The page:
The following software was reviewed on an Xbox Series X.
Believe it or not, Sherlock Holmes has been a prominent member of the video games industry for about a good 20 years now, and I have a bit of a soft spot for him. Part of a series of solid Adventure slash Mystery games by independent Ukranian developer Frogwares, Sherlock Holmes Chapter One follows a young Holmes and his partner Jon as they uncover the circumstances regarding their mother’s death. But naturally, not everything goes as planned in the rather beautiful Mediterranean shores of Cordona, and it is up to you to guide our younger, bolder, and perhaps a bit naive detective through vandalism, theft, and murder.
This is Frogware’s second open-world title following The Sinking City, and a first for the Sherlock games, although the core identity stays fairly the same. Sherlock Holmes is all about investigating cases and solving them, with the primary mystery being the story of what happened to Holmes’ and Jon’s mother. The mystery unravels as the player picks at the detective’s memory and solves other cases that are directly and indirectly tied to the arching narrative. Many investigations are introduced to the player through cutscenes, digging through items, or even just overhearing a conversation in the open-world.
Now pull up a seat and grab a cup of finely grounded kahve. For Sherry’s largest adventure yet, you will need it.
The Master Detective and His Tools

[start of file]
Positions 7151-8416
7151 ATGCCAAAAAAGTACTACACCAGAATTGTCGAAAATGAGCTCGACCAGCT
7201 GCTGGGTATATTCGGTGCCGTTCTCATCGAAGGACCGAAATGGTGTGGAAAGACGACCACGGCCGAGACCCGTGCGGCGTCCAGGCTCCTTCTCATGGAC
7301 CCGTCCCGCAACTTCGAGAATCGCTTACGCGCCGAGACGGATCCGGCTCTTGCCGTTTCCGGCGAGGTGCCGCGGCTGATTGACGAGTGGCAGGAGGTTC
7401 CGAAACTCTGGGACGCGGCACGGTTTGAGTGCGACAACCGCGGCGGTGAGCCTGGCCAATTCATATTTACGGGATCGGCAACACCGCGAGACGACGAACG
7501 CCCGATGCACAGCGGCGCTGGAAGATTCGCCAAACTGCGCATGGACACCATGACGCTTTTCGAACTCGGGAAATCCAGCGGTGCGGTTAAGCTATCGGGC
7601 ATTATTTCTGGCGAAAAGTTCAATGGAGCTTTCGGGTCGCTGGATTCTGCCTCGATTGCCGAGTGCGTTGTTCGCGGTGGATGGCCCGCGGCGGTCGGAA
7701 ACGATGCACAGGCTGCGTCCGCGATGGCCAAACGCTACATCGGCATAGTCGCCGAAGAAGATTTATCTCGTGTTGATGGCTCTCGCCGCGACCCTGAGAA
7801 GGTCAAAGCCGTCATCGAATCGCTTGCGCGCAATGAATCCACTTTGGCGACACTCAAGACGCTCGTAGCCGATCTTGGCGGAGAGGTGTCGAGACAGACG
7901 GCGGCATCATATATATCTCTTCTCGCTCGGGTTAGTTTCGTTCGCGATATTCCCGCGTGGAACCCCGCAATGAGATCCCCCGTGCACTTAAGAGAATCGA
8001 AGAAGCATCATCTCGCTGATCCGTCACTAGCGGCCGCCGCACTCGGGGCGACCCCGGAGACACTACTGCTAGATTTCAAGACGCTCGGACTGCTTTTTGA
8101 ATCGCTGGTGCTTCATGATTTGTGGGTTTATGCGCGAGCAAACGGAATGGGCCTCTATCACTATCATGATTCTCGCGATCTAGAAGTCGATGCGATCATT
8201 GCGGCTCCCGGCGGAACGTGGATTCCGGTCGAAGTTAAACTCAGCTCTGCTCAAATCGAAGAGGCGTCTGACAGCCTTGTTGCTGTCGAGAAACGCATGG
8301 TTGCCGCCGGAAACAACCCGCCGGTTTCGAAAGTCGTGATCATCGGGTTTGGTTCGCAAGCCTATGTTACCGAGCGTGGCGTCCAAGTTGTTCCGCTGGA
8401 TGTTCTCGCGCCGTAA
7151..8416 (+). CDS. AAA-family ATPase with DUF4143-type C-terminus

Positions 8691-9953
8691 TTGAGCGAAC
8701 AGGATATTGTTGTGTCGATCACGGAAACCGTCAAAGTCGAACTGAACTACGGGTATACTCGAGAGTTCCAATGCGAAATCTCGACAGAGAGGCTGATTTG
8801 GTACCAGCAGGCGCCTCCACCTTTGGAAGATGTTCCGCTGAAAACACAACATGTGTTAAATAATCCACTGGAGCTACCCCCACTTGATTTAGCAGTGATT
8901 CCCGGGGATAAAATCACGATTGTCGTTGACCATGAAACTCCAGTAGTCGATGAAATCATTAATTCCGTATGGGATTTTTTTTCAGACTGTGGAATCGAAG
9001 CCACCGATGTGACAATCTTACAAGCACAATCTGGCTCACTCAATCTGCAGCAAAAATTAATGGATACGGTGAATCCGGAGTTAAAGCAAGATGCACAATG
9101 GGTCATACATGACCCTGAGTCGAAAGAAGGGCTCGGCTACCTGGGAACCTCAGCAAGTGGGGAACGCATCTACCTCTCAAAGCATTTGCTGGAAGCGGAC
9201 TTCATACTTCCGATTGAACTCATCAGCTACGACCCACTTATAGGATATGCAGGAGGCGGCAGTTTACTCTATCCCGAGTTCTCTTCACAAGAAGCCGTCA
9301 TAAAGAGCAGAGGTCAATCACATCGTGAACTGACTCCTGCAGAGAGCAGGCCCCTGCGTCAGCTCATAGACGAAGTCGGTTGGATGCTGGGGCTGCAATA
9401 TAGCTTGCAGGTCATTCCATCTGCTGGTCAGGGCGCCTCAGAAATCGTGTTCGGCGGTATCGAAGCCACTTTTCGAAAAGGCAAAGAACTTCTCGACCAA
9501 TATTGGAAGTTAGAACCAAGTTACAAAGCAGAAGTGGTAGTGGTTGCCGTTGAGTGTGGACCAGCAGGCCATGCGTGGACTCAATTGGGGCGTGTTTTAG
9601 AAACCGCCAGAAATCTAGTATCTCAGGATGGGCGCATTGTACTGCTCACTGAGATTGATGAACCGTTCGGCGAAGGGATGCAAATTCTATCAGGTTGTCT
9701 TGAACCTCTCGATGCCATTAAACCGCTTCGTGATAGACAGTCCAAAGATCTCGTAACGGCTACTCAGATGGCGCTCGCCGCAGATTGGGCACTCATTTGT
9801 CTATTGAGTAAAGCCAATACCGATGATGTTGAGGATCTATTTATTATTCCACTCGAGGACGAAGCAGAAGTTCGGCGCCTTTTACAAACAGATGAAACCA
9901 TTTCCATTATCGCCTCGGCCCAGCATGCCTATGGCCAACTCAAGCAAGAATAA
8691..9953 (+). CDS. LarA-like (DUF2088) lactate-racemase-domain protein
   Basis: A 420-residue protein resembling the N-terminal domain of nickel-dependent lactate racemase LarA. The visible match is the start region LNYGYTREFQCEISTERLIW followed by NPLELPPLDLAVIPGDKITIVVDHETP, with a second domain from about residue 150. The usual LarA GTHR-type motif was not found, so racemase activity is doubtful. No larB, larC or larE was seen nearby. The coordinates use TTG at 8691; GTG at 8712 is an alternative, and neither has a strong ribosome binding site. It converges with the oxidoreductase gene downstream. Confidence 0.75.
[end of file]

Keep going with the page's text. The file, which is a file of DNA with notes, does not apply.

In a typical case, players will guide Holmes through the ropes of questioning, examining, analysing, and formulating conclusions for a given incident. All gathered clues are placed into the journal, where they can be examined further or used as a basis for questioning with key witnesses and suspects. Some items may also be chemically analysed, which is done through a minigame that involves a bit of math work, but nothing terribly difficult and can also be skipped if necessary. And while most evidence will be collected on the scene, some will require fooling people with disguises, eavesdropping on unsuspecting gossipers, and combat.
Going through the motions is quite fun, especially if you are the type to examine anything and everything. Each case, from the smaller to the larger ones are bespoke and do not always require the use of all of Holmes’ skills, or in the same order of things. I never once felt a case took longer than it needed to, and if a case had me stuck, I simply jumped to a smaller one. This is one aspect of the open-world I liked: I could just leave whatever I was doing and come back when I have my head in order. Although I think I would chalk that up to the open-ended nature of the mechanics this time around.
As I mentioned prior, the open-world is the biggest change for the series. Previously level-based and featuring long rides on carriages between areas, Sherlock can now run from one end of Cordona to another—taking in the sights of Ottoman culture to spots of Greek and British influence—I really loved the world design (both artistically, musically, and layout) but I was also impressed with the number of NPCs that litter the streets depending on the time of day and area. Considering the size of Frogwares, I was quite impressed. Although animations for characters are much to be desired. The model work is there, it is just a bit of a shame they cannot quite hit those high notes yet.
But on that note, I was also left unsatisfied with the open-world. This is because, for all the gameplay mechanics players will be engaging with, the city really is not one of them. Sure, there may be shoppes or pretty sights, but once I unlocked a good number of fast travel points, I stopped running through the streets in favour of simply hopping all over the place. Simply speaking, if you removed the open-world and cut up the cases into levels, nothing would change. There is no engagement to be had with running to every single destination because nothing dynamic happens—they almost feel like loading screens you have to engage with instead.